Sanders didn’t help matters by coming up short time and again with genuine specifics on how he would change things. That was especially evident—and probably harmful to him in the New York voting on Tuesday—when Sanders gave thin and dismissive responses to the New York Daily News editorial board’s probing questions about which bureaucratic tools he’d use to achieve his goals, the economic consequences of his plans and the particulars of his foreign policy. In doing so, he validated the Clinton campaign critique that, in Bill Clinton’s words, he’s a “change-talker, not a change-maker.”

The Daily News debacle was the final battle Sanders lost in the Democratic wonk war. Back in February, former Democratic members of the White House Council of Economic Advisers criticized the Sanders campaign for claiming his plans would spark an unrealistic amount of economic growth. Their call was backed up by many Democrats’ favorite economic guru: the New York Times’ Paul Krugman. The circle of Sanders-friendly wonks fired back, and Krugman’s name was suddenly mud in the leftist corners of Facebook. Sanders’ allies also made game defenses of his Daily News interview. But it’s not enough to have others fill in the blanks for you. The bottom line is: Sanders never seized the opportunity to show his policy depth and political savvy.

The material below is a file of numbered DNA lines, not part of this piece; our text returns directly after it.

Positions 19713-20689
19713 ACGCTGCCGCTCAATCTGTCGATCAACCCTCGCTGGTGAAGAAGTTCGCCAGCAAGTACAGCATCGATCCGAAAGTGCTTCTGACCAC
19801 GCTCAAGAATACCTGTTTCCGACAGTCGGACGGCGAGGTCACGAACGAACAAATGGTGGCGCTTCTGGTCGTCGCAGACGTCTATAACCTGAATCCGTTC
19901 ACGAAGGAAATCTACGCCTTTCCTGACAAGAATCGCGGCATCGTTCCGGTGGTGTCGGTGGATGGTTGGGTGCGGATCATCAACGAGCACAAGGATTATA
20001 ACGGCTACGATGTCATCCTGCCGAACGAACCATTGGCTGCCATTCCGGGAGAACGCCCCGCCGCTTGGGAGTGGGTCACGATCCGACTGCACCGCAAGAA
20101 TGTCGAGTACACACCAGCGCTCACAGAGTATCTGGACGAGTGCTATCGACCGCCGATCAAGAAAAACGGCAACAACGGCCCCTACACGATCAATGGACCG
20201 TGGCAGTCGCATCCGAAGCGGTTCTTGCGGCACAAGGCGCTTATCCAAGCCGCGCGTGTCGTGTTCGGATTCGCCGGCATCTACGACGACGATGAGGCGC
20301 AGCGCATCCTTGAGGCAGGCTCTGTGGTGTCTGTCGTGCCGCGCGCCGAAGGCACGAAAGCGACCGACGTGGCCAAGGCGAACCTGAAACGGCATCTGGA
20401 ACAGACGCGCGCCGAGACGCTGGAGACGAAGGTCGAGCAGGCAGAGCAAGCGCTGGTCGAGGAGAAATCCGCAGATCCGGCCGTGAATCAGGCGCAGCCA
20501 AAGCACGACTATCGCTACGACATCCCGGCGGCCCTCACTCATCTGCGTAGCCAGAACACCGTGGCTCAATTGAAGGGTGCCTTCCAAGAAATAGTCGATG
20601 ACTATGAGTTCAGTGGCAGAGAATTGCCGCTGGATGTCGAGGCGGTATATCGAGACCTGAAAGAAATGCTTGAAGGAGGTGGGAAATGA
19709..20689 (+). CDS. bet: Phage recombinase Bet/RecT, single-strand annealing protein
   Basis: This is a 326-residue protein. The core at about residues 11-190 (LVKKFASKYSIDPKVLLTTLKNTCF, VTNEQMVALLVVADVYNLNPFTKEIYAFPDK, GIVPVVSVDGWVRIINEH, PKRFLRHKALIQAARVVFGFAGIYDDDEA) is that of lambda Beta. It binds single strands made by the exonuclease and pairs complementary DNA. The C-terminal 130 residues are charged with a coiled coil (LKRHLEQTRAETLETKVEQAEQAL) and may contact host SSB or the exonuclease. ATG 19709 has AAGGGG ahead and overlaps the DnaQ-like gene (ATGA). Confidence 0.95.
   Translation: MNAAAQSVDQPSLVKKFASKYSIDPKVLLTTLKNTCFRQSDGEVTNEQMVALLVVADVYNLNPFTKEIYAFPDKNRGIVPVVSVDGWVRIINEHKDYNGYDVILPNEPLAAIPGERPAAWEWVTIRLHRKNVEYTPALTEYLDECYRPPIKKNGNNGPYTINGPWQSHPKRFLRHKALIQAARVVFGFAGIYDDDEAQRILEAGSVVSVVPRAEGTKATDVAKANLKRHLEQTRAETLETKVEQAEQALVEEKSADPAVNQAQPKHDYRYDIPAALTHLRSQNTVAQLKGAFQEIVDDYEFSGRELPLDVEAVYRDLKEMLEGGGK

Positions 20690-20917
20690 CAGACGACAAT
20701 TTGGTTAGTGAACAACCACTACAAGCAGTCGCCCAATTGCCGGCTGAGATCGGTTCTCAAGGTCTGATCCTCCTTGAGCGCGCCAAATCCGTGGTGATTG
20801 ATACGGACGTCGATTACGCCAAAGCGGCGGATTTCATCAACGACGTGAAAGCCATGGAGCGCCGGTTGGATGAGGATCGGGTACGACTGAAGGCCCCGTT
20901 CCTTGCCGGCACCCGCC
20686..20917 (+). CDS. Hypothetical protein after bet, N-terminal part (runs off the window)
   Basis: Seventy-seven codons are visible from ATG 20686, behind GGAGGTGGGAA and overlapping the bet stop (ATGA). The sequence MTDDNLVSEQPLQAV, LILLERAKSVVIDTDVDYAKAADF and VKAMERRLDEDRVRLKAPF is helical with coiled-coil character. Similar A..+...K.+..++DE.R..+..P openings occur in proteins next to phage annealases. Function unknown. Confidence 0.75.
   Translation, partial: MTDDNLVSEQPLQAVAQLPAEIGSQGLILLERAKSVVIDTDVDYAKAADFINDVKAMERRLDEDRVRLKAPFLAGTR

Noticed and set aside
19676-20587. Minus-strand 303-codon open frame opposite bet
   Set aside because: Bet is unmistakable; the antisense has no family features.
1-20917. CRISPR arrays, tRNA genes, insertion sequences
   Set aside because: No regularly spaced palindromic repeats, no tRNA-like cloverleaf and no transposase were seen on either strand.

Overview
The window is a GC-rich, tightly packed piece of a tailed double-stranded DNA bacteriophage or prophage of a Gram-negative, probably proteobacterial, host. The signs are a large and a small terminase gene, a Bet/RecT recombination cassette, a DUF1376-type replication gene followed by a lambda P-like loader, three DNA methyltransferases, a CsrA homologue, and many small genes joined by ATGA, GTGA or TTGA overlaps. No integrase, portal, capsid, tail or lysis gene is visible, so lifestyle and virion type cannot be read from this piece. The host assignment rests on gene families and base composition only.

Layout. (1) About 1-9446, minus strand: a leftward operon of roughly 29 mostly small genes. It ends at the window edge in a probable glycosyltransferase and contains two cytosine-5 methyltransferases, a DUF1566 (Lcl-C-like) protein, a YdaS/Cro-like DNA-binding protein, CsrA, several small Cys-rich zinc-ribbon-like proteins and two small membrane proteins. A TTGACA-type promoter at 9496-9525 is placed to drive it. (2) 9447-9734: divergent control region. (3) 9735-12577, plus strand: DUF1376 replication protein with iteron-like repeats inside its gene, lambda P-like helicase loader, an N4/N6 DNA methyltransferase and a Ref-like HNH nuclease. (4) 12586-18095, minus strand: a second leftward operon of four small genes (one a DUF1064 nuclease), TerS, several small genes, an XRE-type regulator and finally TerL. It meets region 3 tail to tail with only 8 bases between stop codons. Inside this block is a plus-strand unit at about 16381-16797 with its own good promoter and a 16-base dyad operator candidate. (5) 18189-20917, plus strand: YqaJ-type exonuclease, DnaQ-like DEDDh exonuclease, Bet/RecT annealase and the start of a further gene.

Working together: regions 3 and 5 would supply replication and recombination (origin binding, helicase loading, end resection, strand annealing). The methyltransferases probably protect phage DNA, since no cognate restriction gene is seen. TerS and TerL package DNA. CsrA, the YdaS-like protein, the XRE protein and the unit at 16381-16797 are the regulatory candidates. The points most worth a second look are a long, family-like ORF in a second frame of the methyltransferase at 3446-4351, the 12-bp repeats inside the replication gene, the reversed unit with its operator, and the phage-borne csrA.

Clinton, however, seized the same opportunity to sell her pragmatism. There is no doubt that she was pushed to the left in the course of the campaign. But it is also true that she drew lines marking where she would stand her ground, even at the risk of campaigning in prose instead of poetry.